Butterflies and Unicorns

May 12, 2009
By rebecca Balk BRONZE, S. Hamilton, Massachusetts
rebecca Balk BRONZE, S. Hamilton, Massachusetts
1 article 0 photos 0 comments

The sun hides between the trees, bathing the world a soft red glow. The moon faint in the sky, waiting, yet ready to make its appearance as soon as the last of the sun’s rays fade into the darkness. Even as nature prepares for sleep, a whole new world awakes. The crickets’ song fills the night, adding to the orchestra of birds, and completing the symphony of summer. The spectacular green grass is both soft and prickly and it tickles between my toes. A giggle. A laugh. A squeal. A snarl. I throw back my mane, thrust out my head and charge my imaginary enemy.
“It’s time for bed!” my mother calls me in, but I only answer to the call of the wild. I am a unicorn. I am magic. I am suddenly filled with an abundance of confidence. I return to my game, using my strength to help me fight off the evil creatures that plague my mythical world.
The sun has long since set upon my childhood. What a sad thing to realize. But I know this is true, because no longer am I able to lose myself in my imagination. As I venture into my adulthood, I am loosing the ability to simply set myself free. Self-consciousness, how I wish I didn’t understand that term…
A flash of color catches my attention. A child’s curiosity is unending, and mine was more insatiable then most. I followed the color. The butterfly’s delicate yellow wings fluttered, propelling the butterfly from dandelion to dandelion. As the butterfly flitted from flower to flower, cottony seeds were sent flying on the wind and into the neighbor’s yard. The dandelion’s seeds soared, finding yet another place to begin their hostile take over.
I stalked that butterfly. I held my eyes wide open, making them follow the butterfly’s every movement. I watched every flap of its wing, paying attention to even the smallest flutter. As a watched my prey I changed from a unicorn into a predator. I became a kitten, patiently waiting and watching, intent only on the hunt. And then I struck!
Defying all odd, I managed to catch the butterfly. I cupped it in my hands, like a thirsty man in the desert would cup a glass of water. The butterfly’s wings were no longer yellow, they were gold. That is how important that butterfly had become to me. I was a symbol of my pride, and of my accomplishments. I stroked the luxurious yellow wings, and the urge to show off my prize. I raced across the yard.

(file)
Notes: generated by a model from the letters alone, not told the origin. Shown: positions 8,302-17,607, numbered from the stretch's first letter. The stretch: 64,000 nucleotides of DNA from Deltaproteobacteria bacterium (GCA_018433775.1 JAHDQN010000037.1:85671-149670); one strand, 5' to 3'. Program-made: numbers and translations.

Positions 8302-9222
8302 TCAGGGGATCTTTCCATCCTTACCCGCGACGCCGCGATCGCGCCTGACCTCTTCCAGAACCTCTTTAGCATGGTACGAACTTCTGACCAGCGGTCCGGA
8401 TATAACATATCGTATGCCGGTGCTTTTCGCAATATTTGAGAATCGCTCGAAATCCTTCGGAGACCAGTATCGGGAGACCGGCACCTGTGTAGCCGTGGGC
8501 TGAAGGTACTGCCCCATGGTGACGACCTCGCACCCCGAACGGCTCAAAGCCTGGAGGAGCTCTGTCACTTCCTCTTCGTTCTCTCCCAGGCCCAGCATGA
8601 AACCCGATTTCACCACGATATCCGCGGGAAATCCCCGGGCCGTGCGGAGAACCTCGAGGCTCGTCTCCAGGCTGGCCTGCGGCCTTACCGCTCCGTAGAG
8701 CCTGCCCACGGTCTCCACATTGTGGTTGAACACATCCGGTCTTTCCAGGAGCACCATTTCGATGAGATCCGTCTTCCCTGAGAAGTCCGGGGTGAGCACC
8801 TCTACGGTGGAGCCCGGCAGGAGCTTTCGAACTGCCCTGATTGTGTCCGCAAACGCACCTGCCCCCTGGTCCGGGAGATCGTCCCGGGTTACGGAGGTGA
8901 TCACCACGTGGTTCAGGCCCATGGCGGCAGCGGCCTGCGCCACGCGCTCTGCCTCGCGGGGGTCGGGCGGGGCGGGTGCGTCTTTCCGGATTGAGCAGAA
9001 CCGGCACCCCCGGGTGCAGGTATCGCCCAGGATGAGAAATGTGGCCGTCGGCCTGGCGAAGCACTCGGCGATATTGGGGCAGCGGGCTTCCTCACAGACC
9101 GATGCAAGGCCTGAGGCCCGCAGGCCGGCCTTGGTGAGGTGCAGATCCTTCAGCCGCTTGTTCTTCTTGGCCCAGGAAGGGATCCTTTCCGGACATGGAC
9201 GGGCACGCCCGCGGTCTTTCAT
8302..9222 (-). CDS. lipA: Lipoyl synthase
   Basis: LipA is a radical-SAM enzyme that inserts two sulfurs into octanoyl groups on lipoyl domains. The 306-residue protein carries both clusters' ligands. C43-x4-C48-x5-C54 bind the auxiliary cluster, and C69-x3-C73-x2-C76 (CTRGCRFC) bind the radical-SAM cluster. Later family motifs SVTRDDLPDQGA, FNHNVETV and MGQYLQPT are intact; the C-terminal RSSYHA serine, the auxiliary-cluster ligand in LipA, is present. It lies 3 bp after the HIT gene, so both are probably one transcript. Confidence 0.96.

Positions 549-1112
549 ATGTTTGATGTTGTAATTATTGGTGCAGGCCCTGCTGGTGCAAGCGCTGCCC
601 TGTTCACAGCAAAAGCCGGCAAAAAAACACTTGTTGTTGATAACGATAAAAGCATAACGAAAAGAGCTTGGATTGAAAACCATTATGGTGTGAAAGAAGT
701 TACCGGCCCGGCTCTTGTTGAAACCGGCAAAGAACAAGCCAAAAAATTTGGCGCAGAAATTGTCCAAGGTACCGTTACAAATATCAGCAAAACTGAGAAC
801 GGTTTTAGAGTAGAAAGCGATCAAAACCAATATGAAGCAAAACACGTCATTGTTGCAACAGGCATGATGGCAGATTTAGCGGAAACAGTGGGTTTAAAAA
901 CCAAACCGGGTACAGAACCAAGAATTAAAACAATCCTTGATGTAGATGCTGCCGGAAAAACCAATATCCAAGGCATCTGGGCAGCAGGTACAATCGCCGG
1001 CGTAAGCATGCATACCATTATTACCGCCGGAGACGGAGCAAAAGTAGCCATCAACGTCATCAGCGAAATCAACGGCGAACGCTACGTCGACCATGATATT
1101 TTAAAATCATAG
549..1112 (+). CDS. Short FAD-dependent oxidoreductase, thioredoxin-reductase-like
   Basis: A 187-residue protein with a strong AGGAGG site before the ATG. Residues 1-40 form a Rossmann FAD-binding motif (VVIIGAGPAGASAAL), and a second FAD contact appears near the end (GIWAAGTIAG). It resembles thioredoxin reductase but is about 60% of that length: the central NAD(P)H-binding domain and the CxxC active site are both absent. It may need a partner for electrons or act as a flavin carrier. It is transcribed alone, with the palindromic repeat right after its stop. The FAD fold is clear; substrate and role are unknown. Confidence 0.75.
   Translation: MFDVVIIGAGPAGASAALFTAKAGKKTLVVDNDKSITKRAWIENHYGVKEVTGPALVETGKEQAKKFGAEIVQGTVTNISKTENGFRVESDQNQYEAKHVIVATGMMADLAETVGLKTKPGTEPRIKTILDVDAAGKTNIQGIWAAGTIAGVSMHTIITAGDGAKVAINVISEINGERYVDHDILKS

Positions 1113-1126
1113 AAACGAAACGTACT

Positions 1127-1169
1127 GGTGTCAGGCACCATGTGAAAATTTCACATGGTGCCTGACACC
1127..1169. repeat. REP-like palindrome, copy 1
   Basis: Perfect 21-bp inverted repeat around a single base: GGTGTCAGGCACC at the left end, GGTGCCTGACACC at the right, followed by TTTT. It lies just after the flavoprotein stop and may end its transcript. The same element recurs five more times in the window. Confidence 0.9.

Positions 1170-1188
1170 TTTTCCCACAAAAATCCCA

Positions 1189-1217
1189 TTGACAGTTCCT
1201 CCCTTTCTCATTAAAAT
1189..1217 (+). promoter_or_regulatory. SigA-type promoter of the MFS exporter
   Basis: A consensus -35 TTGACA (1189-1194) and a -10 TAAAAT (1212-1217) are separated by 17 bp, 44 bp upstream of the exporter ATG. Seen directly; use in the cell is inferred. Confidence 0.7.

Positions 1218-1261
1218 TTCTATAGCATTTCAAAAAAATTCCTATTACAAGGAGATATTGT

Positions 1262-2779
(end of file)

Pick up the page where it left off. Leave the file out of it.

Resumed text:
“Suzy! Suzy! Look! I caught a butterfly!” I thrust the creature into her face, and saw her eyes go wide in amazement. She too stroked the wings. She marveled in the softness, and the remarkableness of being able to touch such a delicate being. Suzy’s awe was just too much for words. But my desire to be praised was not satisfied by her wordlessness. I wanted her to be gushing with enthusiasm, praising my skills and prowess. So I rushed over to my mom, tending her window boxes. The flowers that occupied those boxes were almost as fickle as my butterfly; sometimes they grew and flowered and blossomed to the fullest extent, and sometimes I wasn’t sure if what lived in those boxes were alive at all.
“Mommy! Mommy! Look! I caught a butterfly!” I thrust the creature into her face, and watched a slightly amused smile form across it.
“Wow! Rebecca. That is quite an accomplishment. Now why don’t you let that poor thing go,” she said, gently but firmly.
“Why,” I whined. “I want to keep it. Can I keep it?” I asked eagerly.
“Why not?”
“No bugs in the house.”
“Its not a bug, it’s a butterfly,” I explained patiently.
I pouted, and dragged by feet in disappointment as I walked away. But the summer night was still too lovely, and if I put up too much of a fight, she might remember and send me off to bed. I opened my cupped hands, ready to let my beautiful butterfly go.
Its wings fluttered. But it still rested in my hands. It seemed unwilling to fly free.
“Go little butterfly. Go!” I whispered. But its wings once so powerful and strong, only fluttered weakly. Something deep inside me saddened to see something once so majestic, struggle to lift itself.
“Why don’t you fly away,” I asked the little butterfly. Minutes ago it had struggled in my hands, and it had taken any chance to free itself. I picked it up and placed it on a blade of grass. I stared long and hard at my butterfly, but the only movement I saw it make was a slight twitch of its wings. The last bits of sun faded into the darkness, as I walked inside. A tear streaked down my cheek, as I realized no longer would those soft luscious wings allow the butterfly to flit and flutter, and fly. I felt in ache in my heart about the death of my beautiful butterfly. Greif was what I was experiencing, but my child self was only puzzled and confused. The death of the little butterfly was too much for a 6 year old to understand. Children are immortal, like my unicorns, and grief and death do not exist in their world.
Years later I discovered that the oils from human hands make it impossible for butterflies to fly. My ignorance and innocence made it impossible for me not to touch the butterfly. To me it was just a little puppy, it wanted to be petted. As I reflect upon these memories, I see myself as a 6 year old girl, picking up my beautiful little butterfly. I look back, and scream, “NO! NO! Let it be, let it be free.” Somehow I wish that little girl could hear me. So that her first experience with death would not have come so soon. The death of my little butterfly was never significant. The memory was always filled with pride, joy and a sense of accomplishment; it was tainted with only the barest hint of sadness. But now, looking back, I realize it was my first glimpse into the grownup world: a world full of death, and completely empty of unicorns.

The author's comments:
It is based true events, with a few embellishments.

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